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The Best New Songs: Whatever The Weather, Saba, Tkay Maidza and More

Get the context behind On Rotation, our curated weekly playlist of new releases

On February 8, 2022

Our Best New Songs series is here to give you context on what we’re spinning each week in VMP’s On Rotation playlist — curated by VMP staff, no algorithm needed. Listen and read along below to find out why these artists should be on your radar. 

Whatever The Weather: “17°C”

North London producer and electronic artist Loraine James has taken on a new moniker: Whatever The Weather. The first single for her self-titled debut under that name, and first release with Ghostly International, is “17°C.” (James’ Ghostly labelmate Joshua Eustis, better known as Telefon Tel Aviv, mastered Whatever The Weather.) The entire 10-track album takes the weather concept seriously, titling each song with a temperature. 

James, previously known for club music sensibilities, like her 2019 breakthrough For You and I and 2021’s Reflection, turns to more ambient improvisation and vocal experiments as Whatever The Weather. According to a statement about the record, Whatever The Weather sees James “foregoing percussive structure in favor of shaping atmosphere and tone,” fluctuating between “freezing, thawing, swaying and blooming from track to track.”

James described her process in the sessions for the record as  “free-flowing, stopping when I felt like I was done”; this organic approach lends itself to the concept of the Whatever The Weather, driven by fleeting weather events with nuanced conditions.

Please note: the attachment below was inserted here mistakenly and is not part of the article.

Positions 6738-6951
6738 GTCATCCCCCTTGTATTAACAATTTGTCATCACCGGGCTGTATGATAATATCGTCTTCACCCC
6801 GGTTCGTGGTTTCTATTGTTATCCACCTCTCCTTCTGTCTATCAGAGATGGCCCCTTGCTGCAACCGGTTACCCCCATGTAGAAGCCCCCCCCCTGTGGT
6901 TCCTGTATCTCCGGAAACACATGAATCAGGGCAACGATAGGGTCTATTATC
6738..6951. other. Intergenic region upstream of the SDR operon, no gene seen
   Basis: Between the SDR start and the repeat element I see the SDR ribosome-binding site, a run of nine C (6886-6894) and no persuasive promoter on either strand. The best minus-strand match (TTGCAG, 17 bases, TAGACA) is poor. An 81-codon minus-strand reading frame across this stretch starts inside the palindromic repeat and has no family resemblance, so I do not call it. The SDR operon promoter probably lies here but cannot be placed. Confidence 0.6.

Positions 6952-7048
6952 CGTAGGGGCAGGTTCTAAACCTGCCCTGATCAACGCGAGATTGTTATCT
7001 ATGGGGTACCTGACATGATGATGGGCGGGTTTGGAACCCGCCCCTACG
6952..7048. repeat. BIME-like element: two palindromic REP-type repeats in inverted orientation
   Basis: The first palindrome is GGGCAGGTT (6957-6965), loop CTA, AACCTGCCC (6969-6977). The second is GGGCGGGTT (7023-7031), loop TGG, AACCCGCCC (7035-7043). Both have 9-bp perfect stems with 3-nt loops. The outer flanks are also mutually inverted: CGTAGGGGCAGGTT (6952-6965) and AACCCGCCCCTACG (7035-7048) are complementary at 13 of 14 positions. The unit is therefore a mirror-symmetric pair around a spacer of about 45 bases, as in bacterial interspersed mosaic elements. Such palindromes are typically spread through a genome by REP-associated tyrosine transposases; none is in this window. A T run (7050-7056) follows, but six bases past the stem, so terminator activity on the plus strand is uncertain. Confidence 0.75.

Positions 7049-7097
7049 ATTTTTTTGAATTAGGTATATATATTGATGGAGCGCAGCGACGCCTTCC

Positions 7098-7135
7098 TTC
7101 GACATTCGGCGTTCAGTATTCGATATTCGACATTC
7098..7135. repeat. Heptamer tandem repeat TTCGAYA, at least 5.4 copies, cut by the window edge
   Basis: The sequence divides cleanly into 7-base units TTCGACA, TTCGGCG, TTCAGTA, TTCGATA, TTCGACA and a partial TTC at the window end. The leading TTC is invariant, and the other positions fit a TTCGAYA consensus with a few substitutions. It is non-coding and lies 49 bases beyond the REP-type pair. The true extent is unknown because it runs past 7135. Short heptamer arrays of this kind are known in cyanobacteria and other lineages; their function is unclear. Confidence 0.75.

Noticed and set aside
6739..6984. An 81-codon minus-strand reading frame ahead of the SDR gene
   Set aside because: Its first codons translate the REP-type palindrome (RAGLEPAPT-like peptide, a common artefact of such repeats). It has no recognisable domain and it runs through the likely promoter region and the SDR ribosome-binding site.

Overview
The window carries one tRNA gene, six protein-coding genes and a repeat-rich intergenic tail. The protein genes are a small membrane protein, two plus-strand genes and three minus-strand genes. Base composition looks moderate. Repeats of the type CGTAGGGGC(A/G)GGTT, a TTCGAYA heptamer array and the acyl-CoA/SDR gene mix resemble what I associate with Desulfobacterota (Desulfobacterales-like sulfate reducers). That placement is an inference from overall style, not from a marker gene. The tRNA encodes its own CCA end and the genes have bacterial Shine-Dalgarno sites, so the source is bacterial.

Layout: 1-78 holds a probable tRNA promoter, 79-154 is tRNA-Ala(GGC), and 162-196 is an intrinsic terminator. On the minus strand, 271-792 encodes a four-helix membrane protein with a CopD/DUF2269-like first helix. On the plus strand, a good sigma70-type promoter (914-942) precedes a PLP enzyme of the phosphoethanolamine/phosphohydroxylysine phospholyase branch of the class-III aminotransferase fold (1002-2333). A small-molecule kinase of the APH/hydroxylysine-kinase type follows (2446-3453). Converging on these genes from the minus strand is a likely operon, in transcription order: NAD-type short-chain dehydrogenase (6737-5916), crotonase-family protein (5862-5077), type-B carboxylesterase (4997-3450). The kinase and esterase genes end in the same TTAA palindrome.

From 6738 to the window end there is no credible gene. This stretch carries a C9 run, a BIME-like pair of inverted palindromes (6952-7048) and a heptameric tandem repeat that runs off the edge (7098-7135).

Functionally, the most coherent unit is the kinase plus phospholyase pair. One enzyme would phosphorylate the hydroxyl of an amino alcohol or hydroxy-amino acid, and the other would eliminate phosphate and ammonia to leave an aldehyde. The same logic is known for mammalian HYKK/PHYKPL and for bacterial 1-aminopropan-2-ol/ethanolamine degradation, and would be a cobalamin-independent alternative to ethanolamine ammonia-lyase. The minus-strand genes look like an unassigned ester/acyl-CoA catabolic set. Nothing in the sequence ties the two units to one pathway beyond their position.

“17°C” — as evidenced by it’s music video, directed by Micahel Reisinger and featuring dancer Alana Rabor — still retains danceable elements, albeit sparking unpredictable movement. Along with Rabor’s otherworldly dancing, there’s a mesmerizing light show in the visuals, but the video is bookended by a more grounded experience of nature — presumably at a comfortable but slightly cool temperature of 17°C.

You can pre-order the VMP edition of ‘Whatever The Weather’ here.

Saba, 6LACK & Smino: “Still”

Saba’s long-awaited third studio album, Few Good Things, is our Album of the Week this week, and “Still” is one of its best songs. The Chicago rapper now splits his time between his home city and LA, which led to the unique blend of Los Angeles and Midwest sounds on “Still.”

Few Good Things is Saba’s most collaborative album yet, with 6LACK and Smino joining him on “Still,” and a writing credit to TDE’s SiR for the Chasing Summer-esque hook. Smino, from the Midwest via St. Louis, and firmly in the same Chicago orbit as Saba (even joining Saba and Noname under the moniker Ghetto Sage), is also no stranger to LA collaboration, appearing in recent years on SiR’s latest full-length and Isaiah Rashad’s This House Is Burning.

“Still,” like many tracks on Few Good Things, sees Saba balancing a blend of nostalgia for who he was before and reckoning with the changes success has brought — often leading to ambivalence, as repeated in the chorus, “I’m still tryna decide how I feel.” As Saba referenced in a Benjamin Earl Turner quote in a statement ahead of the record’s release, it’s a matter of “both/and,” irreducible to a single narrative.